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Homer, The Iliad (ed. Samuel Butler) 168 0 Browse Search
Hesiod, Theogony 48 0 Browse Search
Homer, Odyssey 38 0 Browse Search
Homer, Iliad 36 0 Browse Search
Herodotus, The Histories (ed. A. D. Godley) 26 0 Browse Search
Homer, The Odyssey (ed. Samuel Butler, Based on public domain edition, revised by Timothy Power and Gregory Nagy.) 22 0 Browse Search
M. Annaeus Lucanus, Pharsalia (ed. Sir Edward Ridley) 18 0 Browse Search
Pausanias, Description of Greece 16 0 Browse Search
Apollodorus, Library and Epitome (ed. Sir James George Frazer) 16 0 Browse Search
Homeric Hymns (ed. Hugh G. Evelyn-White) 14 0 Browse Search
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Browsing named entities in Apollodorus, Library and Epitome (ed. Sir James George Frazer). You can also browse the collection for Olympus (Greece) or search for Olympus (Greece) in all documents.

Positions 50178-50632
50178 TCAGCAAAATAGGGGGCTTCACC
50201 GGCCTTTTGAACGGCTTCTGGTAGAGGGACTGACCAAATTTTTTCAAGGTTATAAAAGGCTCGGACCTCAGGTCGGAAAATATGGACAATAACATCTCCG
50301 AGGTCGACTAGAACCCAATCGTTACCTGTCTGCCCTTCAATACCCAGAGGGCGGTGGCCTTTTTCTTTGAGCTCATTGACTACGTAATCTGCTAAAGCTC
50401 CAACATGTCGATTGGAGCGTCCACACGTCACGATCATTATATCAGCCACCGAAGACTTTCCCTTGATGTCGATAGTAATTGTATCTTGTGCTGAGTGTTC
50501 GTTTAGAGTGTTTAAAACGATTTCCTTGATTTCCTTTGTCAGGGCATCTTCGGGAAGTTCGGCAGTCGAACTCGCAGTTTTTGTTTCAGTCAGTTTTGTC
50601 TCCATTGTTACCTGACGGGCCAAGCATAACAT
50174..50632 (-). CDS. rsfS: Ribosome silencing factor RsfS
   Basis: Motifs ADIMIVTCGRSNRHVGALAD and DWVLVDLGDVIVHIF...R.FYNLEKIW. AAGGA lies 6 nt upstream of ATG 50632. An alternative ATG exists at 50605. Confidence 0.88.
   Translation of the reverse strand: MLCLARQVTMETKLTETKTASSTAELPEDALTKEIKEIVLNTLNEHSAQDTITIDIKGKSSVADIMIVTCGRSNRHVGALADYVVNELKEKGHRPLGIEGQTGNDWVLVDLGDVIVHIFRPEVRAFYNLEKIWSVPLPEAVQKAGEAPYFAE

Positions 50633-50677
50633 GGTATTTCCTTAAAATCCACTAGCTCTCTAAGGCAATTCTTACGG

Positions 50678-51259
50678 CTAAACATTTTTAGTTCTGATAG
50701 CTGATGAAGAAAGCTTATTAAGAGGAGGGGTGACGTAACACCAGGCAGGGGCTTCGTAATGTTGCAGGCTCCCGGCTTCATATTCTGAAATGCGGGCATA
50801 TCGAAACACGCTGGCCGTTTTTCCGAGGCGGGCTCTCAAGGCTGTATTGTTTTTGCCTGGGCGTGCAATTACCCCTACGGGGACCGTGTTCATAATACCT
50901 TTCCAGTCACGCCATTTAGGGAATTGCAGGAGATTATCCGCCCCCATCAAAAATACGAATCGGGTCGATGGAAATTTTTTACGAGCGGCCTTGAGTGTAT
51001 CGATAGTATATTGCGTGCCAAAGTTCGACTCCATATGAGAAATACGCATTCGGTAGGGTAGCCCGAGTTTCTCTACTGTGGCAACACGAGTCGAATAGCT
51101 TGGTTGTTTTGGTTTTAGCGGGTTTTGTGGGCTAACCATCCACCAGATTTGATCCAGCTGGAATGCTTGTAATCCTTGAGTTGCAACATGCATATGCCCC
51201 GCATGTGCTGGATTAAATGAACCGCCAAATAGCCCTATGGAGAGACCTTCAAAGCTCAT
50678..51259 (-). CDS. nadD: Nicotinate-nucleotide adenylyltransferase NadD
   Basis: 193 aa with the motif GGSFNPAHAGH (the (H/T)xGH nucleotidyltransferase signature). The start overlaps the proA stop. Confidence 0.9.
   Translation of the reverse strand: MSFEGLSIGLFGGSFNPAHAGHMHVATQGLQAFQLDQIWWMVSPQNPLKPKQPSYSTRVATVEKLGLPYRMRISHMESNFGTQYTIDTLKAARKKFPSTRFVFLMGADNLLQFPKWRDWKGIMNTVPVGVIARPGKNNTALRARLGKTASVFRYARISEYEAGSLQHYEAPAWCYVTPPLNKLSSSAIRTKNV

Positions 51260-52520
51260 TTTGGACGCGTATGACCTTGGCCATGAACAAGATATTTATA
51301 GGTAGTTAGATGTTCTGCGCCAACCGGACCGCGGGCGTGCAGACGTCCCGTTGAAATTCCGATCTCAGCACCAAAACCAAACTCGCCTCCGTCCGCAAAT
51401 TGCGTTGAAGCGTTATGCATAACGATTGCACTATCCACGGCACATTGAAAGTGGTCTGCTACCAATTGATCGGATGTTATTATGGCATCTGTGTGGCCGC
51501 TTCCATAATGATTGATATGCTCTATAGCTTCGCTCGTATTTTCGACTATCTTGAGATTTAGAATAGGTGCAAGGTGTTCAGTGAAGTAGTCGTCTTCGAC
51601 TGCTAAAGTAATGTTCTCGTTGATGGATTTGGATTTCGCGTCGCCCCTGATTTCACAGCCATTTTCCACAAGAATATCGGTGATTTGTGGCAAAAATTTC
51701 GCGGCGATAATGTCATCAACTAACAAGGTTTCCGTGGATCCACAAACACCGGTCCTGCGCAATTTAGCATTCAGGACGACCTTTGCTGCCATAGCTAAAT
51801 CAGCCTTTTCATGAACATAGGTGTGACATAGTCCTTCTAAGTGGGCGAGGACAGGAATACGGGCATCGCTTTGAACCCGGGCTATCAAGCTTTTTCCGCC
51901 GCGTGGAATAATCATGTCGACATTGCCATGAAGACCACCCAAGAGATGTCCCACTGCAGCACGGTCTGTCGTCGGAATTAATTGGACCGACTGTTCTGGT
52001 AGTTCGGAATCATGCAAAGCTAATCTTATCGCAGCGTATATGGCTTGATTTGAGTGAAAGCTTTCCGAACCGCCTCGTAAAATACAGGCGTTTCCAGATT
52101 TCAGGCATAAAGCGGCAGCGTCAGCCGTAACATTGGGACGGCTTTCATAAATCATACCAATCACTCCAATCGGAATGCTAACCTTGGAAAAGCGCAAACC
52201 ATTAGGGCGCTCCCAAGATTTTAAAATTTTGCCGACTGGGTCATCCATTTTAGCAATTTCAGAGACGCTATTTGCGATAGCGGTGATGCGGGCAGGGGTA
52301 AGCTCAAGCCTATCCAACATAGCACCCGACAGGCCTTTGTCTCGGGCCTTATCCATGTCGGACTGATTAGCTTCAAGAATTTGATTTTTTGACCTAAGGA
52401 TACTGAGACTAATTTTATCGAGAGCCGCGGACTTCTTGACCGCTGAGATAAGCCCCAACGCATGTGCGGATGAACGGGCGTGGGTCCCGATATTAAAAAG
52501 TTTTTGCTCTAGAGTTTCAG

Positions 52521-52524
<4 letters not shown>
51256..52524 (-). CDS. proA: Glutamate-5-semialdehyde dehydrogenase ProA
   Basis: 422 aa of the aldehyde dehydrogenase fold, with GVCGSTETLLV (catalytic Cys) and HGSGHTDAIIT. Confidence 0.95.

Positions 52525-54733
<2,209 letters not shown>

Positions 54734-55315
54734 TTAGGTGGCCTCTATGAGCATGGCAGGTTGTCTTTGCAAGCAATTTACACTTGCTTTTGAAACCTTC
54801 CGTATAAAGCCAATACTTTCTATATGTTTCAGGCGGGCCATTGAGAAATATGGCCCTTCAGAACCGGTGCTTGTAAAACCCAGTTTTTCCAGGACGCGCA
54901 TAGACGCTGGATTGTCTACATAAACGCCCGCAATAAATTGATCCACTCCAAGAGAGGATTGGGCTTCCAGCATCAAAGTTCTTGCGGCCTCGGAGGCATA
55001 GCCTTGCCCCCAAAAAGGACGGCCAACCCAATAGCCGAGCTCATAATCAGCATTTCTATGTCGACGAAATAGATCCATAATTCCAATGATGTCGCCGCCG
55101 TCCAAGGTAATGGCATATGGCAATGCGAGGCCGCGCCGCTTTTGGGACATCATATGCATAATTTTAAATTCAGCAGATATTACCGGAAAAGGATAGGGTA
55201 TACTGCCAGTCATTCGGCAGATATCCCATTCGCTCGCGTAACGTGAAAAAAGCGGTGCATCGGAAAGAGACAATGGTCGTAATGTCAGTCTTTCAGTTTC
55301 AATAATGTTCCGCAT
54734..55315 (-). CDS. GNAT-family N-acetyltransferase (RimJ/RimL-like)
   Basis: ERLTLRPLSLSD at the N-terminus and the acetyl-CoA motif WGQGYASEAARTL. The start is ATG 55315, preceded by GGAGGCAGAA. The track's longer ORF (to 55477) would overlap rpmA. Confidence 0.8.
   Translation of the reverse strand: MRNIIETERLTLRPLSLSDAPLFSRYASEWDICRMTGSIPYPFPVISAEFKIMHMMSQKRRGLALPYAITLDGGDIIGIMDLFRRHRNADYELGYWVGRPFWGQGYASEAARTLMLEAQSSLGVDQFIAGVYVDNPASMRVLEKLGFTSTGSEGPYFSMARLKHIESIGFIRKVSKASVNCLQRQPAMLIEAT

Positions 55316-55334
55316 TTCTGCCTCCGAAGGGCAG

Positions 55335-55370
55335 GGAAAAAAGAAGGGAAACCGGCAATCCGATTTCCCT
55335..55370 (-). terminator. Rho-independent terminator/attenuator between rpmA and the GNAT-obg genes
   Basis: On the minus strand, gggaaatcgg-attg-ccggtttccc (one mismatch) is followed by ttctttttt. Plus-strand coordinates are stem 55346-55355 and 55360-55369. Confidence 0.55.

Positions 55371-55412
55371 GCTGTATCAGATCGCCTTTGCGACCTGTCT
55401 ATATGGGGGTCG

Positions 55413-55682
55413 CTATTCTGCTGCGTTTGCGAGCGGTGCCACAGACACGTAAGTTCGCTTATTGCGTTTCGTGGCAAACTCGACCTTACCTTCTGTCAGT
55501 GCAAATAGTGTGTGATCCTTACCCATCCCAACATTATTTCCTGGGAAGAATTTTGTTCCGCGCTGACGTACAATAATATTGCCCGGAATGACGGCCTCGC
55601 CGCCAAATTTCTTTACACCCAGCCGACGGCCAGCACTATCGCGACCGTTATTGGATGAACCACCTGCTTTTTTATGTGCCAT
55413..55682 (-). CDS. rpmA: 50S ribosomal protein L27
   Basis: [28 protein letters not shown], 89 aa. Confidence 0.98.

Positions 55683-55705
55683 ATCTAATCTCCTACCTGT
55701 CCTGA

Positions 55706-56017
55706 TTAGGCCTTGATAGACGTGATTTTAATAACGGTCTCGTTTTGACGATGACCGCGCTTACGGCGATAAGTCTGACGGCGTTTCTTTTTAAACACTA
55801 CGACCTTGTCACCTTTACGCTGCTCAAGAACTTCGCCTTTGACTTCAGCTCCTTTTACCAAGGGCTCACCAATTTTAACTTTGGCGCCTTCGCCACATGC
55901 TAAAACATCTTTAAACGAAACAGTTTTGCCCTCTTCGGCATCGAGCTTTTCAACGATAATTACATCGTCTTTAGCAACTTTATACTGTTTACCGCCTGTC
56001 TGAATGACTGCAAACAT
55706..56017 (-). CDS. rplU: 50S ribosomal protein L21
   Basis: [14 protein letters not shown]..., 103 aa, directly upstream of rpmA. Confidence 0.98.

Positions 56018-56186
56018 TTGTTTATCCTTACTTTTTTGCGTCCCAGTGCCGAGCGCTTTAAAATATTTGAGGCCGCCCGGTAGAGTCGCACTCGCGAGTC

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Apollodorus, Library (ed. Sir James George Frazer), book 1 (search)
. In these lines Hephaestus plainly recognizes Hera as his mother, but it is not equally clear that he recognizes Zeus as his father; the epithet “father” which he applies to him may refer to the god's general paternity in relation to gods and men. Him Zeus cast out of heaven, because he came to the rescue of Hera in her bonds.See Hom. Il. 1.590ff. For when Hercules had taken Troy and was at sea, Hera sent a storm after him; so Zeus hung her from Olympus.See Hom. Il. 15.18ff., where Zeus is said to have tied two anvils to the feet of Hera when he hung her out of heaven. Compare Apollod. 2.7.1; Nonnus, in Westermann's Mythographi Graeci (Brunswick, 1843), Appendix Narrationum, xxix, 1, pp. 371ff. Hephaestus fell on Lemnos and was lamed of his legs,The significance of lameness in myth and ritual is obscure. The Yorubas of West Africa say that Shankpanna, the god of smallpox, is lame and limps along
Apollodorus, Library (ed. Sir James George Frazer), book 1 (search)